Disclaimers that backfire

I am staying at a lakeside hotel, in Hannover. Its rooms carry a card with a few running routes around the lake. Overleaf, it also comes with this disclaimer.


Without doubt, this card is a good gesture. But on reading the disclaimer, what do I perceive?

It tells me the extent to which the hotel trusts me. It also tells me the hotel’s need to save its ass. But herein lies a problem of percentages.

Of the thousands of guests that the hotel hosts, it would take a really rare one to sue them for an accident along a recommended running route. Furthermore, the odds of such a crazy person actually encountering an accident and winning the legal battle that follows are remarkably remote.

But contrast this with the high percentage of guests who are likely to read this card. The card sends a signal to every guest that the hotel feels they are likely enough to be the crazy person described above. Thereby, the disclaimer dilutes their experience at the hotel ever so slightly. Also, being in the hospitality business does not help the hotel here.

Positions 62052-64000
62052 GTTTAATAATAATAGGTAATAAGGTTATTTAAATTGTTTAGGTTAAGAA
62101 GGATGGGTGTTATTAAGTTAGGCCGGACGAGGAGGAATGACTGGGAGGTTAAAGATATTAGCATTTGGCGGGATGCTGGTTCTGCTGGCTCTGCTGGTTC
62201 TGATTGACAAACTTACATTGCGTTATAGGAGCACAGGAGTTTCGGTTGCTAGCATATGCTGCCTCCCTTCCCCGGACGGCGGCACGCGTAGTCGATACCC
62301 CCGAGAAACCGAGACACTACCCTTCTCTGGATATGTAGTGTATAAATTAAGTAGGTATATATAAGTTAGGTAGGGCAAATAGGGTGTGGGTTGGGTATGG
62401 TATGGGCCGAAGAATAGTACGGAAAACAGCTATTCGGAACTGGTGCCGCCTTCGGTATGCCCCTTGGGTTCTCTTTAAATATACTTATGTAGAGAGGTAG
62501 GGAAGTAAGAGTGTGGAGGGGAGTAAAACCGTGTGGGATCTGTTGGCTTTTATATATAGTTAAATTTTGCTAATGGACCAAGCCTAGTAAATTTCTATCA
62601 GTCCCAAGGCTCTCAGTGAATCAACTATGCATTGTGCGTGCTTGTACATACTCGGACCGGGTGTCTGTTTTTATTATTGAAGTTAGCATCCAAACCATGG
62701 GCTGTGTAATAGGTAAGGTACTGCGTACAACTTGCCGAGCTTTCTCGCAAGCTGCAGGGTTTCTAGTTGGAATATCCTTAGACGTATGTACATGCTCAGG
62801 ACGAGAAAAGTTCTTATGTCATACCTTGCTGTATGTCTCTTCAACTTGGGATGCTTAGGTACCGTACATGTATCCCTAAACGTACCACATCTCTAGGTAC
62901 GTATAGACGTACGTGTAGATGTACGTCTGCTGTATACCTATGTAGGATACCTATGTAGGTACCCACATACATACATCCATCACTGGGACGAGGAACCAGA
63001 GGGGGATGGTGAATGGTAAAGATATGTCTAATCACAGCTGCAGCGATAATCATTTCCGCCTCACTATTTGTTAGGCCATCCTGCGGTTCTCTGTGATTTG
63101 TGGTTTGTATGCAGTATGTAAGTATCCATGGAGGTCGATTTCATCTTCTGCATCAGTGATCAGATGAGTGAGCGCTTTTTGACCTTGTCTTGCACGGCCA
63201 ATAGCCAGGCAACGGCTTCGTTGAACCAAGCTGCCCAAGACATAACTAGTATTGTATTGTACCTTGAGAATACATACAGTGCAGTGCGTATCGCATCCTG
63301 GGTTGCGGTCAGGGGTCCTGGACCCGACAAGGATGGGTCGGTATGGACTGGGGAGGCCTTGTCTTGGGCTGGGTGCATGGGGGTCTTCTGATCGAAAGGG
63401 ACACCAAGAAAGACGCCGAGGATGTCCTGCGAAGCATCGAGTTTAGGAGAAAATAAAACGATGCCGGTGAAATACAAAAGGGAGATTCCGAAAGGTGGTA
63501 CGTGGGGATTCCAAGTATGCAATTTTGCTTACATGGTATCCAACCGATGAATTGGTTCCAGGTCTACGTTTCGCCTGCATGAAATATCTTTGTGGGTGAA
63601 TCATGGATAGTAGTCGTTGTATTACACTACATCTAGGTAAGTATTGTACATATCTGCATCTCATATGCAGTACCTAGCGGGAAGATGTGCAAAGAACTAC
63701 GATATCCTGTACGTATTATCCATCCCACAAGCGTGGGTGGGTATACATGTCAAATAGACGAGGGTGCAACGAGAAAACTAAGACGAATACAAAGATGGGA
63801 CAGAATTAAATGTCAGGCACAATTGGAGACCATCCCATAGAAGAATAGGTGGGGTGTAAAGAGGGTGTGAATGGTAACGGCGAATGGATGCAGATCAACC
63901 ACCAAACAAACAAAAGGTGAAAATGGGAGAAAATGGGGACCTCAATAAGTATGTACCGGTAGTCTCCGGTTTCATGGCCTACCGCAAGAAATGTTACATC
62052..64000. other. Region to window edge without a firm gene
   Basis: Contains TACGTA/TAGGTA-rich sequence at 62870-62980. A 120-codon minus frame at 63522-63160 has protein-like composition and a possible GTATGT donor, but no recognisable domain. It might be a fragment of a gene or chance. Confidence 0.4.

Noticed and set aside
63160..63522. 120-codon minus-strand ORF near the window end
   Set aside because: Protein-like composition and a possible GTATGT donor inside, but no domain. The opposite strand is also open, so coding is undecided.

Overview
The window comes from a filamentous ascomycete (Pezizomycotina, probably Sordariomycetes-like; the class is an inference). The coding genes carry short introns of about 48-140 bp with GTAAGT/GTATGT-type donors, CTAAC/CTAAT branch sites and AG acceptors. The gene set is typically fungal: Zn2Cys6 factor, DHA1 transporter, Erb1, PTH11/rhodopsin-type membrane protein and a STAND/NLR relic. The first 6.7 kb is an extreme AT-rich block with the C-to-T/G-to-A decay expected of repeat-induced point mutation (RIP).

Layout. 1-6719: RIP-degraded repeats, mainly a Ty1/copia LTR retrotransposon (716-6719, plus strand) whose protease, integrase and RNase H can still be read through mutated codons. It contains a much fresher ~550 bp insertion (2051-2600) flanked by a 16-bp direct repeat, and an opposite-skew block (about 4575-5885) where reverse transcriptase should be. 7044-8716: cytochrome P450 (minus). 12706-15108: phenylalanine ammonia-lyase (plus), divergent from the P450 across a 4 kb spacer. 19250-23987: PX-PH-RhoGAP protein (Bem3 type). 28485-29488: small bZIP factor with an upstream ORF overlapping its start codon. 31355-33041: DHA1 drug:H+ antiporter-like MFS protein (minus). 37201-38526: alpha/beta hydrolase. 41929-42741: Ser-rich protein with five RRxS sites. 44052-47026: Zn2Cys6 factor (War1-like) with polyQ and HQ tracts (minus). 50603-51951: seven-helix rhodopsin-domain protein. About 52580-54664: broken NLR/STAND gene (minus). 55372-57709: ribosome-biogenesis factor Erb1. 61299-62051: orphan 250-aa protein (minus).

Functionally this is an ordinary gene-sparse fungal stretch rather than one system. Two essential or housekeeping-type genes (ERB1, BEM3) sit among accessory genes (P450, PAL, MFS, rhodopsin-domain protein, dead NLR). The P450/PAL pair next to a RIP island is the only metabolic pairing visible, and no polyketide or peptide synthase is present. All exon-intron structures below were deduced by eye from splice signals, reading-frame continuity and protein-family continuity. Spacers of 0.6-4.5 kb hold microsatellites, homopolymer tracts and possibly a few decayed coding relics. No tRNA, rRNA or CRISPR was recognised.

Every touchpoint with a guest influences their experience – the design of the lobby, the cleanliness of the lift, the friendliness of the receptionist and disclaimers on cards. Sure, every hotel needs to protect itself against psychotic customers and an imperfect legal system. But what is the best means to do so? Is it to leave a card that “assumes no responsibility” for a freak injury?

I would think otherwise.

Leave a Reply

Fill in your details below or click an icon to log in:

WordPress.com Logo

You are commenting using your WordPress.com account. Log Out /  Change )

Google photo

You are commenting using your Google account. Log Out /  Change )

Twitter picture

You are commenting using your Twitter account. Log Out /  Change )

Facebook photo

You are commenting using your Facebook account. Log Out /  Change )

Connecting to %s